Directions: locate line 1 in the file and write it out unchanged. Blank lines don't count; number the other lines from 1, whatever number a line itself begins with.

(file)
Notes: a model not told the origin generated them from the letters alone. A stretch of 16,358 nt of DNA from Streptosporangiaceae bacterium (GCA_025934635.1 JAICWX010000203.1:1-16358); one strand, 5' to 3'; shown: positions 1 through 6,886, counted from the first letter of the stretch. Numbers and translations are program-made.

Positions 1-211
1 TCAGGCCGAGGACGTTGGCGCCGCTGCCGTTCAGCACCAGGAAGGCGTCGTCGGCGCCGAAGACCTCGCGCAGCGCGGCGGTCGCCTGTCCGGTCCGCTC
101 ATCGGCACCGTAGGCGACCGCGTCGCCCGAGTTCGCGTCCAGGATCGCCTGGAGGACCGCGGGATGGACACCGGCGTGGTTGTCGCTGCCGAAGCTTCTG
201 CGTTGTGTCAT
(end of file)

Notes: a model not told the origin generated them from the letters alone. A stretch of 16,358 nt of DNA from Streptosporangiaceae bacterium (GCA_025934635.1 JAICWX010000203.1:1-16358); one strand, 5' to 3'; shown: positions 1 through 6,886, counted from the first letter of the stretch. Numbers and translations are program-made.